Jobs pressure employees to be Nice by making them categorical subordinates rather than semi-equals with their supervisors (as they are in most worker co-operatives and as prehistoric men were in hunting teams.) They pressure them to be nice by making customer satisfaction more important than high performance. (Restaurant cooks, as tradesmen working out of public view, are under less pressure for Good Manners than are waiters and waitresses, who work out front [and depend on ‘tips’ for a significant fraction of their income].)

To a great extent, those pressures to lie and to be Nice, can be named together in one word: Timidity. Job employees are not as brave as those same men would be on their own3. “Bureaucratic timidity” is so well known as to be a catch-phrase.

From what we know of human evolution and hunting-gathering societies (e.g. Harris, 1989, Turnbull, 1968), it seems a very good guess that those job-men would be bravest—that men in general, would be most brave—in small co-operatives! (Men should not over-react to regimentation by trying to be “lone wolves.” Wolves themselves know better than to be loners [Mowat, 1963]—shouldn’t we also?)

Self-employed men, and retired men, seem to me to be relatively straight talkers… and no surprise. They have no boss to pressure them to say something Nice that if not outright false, misrepresents the overall truth. On employees, the circumstances of bus driving (and restaurant cooking out of sight of the public, etc.) exert less such pressure than say, those of restaurant management or “service”, and of most administration.

Men probably become straight-talkers at retirement by leaving the job-pressures to be Nice, behind. The workers i most respect, are not offbeat characters; rather, they have chosen their work—not taken jobs to make some money to live on, but chosen to do some kind of work they genuinely enjoy doing. For a few examples:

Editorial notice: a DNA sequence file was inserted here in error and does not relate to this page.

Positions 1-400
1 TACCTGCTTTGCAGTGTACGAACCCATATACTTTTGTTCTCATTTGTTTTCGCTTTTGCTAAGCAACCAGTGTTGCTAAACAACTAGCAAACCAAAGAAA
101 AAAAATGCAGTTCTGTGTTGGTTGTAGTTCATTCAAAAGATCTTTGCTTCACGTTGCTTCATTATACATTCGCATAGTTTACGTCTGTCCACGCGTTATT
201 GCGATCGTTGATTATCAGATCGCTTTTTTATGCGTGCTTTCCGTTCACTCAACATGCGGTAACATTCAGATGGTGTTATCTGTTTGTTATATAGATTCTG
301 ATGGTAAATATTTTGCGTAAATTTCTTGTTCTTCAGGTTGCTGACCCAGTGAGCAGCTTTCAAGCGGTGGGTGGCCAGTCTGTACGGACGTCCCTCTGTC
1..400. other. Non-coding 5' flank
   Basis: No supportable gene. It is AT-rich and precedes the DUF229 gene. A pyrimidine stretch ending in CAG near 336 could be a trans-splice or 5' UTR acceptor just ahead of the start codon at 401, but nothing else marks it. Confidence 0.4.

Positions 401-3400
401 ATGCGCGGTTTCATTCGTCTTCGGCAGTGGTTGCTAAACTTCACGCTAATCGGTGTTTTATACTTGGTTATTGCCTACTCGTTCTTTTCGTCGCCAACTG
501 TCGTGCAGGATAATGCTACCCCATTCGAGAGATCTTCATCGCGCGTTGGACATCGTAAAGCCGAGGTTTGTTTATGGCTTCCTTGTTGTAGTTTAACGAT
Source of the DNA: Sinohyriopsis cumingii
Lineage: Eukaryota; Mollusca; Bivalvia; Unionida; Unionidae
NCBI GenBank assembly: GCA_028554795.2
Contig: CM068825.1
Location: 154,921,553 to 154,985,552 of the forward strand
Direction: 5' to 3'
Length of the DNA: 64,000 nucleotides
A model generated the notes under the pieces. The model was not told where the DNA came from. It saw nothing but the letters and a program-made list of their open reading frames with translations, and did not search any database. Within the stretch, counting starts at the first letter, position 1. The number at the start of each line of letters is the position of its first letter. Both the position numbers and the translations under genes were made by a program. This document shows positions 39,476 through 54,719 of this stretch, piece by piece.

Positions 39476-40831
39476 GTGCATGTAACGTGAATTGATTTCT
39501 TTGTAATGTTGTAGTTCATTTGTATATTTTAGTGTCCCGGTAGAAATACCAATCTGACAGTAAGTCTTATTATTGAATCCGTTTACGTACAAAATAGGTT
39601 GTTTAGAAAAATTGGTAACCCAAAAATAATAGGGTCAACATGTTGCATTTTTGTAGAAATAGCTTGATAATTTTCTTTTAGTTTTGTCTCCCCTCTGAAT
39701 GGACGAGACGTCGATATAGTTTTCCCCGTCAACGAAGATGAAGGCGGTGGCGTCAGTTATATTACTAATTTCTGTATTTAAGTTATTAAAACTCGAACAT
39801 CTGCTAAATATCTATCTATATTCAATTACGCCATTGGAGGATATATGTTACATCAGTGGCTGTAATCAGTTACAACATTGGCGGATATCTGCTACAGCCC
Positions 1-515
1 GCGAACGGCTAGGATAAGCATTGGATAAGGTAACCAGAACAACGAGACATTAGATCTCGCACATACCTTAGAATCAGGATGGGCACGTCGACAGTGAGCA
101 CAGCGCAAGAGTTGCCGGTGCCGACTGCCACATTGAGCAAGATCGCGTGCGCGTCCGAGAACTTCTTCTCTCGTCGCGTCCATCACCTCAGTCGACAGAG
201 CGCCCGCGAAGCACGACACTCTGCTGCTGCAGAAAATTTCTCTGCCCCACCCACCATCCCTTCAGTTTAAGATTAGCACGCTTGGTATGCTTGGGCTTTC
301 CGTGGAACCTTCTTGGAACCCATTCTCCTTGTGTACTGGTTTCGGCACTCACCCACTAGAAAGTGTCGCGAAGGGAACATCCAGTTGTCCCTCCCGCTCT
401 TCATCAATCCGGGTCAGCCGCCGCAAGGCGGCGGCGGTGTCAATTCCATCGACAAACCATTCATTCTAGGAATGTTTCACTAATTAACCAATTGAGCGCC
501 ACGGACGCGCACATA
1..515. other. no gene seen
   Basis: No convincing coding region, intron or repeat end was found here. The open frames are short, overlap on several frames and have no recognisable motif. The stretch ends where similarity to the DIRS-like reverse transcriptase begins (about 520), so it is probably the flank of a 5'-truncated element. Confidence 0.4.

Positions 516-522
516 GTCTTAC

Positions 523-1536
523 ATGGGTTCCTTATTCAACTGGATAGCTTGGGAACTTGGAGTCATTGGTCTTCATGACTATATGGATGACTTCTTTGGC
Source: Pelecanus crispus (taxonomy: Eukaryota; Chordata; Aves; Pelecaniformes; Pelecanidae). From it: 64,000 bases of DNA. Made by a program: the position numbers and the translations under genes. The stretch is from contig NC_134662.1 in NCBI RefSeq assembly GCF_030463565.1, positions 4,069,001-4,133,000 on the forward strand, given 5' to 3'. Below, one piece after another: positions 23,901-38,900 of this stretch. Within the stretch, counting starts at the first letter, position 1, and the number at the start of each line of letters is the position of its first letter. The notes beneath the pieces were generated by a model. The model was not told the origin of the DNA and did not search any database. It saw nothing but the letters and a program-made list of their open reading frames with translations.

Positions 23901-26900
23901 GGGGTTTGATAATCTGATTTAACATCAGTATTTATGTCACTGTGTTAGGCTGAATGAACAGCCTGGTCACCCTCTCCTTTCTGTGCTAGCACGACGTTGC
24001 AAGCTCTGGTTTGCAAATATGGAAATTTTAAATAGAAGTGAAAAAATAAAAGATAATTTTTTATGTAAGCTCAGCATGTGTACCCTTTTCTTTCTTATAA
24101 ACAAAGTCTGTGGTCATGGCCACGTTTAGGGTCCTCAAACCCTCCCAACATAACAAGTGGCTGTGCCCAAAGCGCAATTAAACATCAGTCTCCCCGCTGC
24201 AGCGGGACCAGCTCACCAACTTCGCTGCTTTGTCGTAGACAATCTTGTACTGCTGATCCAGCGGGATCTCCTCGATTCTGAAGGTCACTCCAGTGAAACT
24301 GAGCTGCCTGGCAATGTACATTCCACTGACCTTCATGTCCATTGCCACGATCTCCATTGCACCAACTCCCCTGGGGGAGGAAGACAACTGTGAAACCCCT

• Bernard saws lumber and manages woodlots

  • Bob grows much of his own food and is restoring a Quebec mountain forest;

  • David-in-BC builds boats, and occasionally “does high end construction.”

  • Lawrence is a Benedictine priest who also has high skills in Prairie organic agriculture;

  • Mark is a Pentecostal preacher who is helping his church achieve greater local self-sufficiency;

  • Otto is a “perennial student” working on computer systems and Japanese modern art forms;

  • Pierre did “agricultural extension” and social animation in Latin America and Africa;

  • Stan farms, specializing in beef and basic grains and vegetables.

These men chose their work for reasons that are theirs, not some bureaucracy’s or for-profit corporation’s. Bless them!—they are among the least warped, the most authentic men in Canada 4.  If our future can be bright even with the ecological predicament we face, their examples say much of how it will be.


Harris, Marvin, 1989. Our Kind. NY: Harper and Row.

Komarov, Boris 1980. The Destruction of Nature in the Soviet Union. White Plains, NY: M. E. Sharpe
Mowat, Farley, 1963. Never Cry Wolf. Toronto: McClelland and Stewart.

Turnbull, Colin M.1968. The Forest People. NY: Simon and Schuster paperback.  This is considered one of the best widely published ethnographies of a hunting-gathering society.


1. As usual in my writing, the order of these occupations is alphabetic. So is the order of the names of working men further down in the text.

2. I first saw this test applied to Richard Nixon, many years ago. As the Nixon example indicates, it can be applied to winners as well as losers, and to top-ranking politicians as well as to small-timers. One might even wonder if it was recently applied to one Julia Gillard… in her case, perhaps more in re charm and popularity.

4. and one or two other “nation-states” i won’t name for privacy reasons.

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About Davd

Davd (PhD, 1966) has been a professor, a single father keeping a small commercial herb garden so as to have flexible time for his sons, and editor of _Ecoforestry_. He is a practicing Christian, and in particular an advocate of ecoforestry, self-sufficiency horticulture, and men of all faiths living together "in peace and brotherhood" for the fellowship, the efficiency, and the goodwill that sharing work so often brings.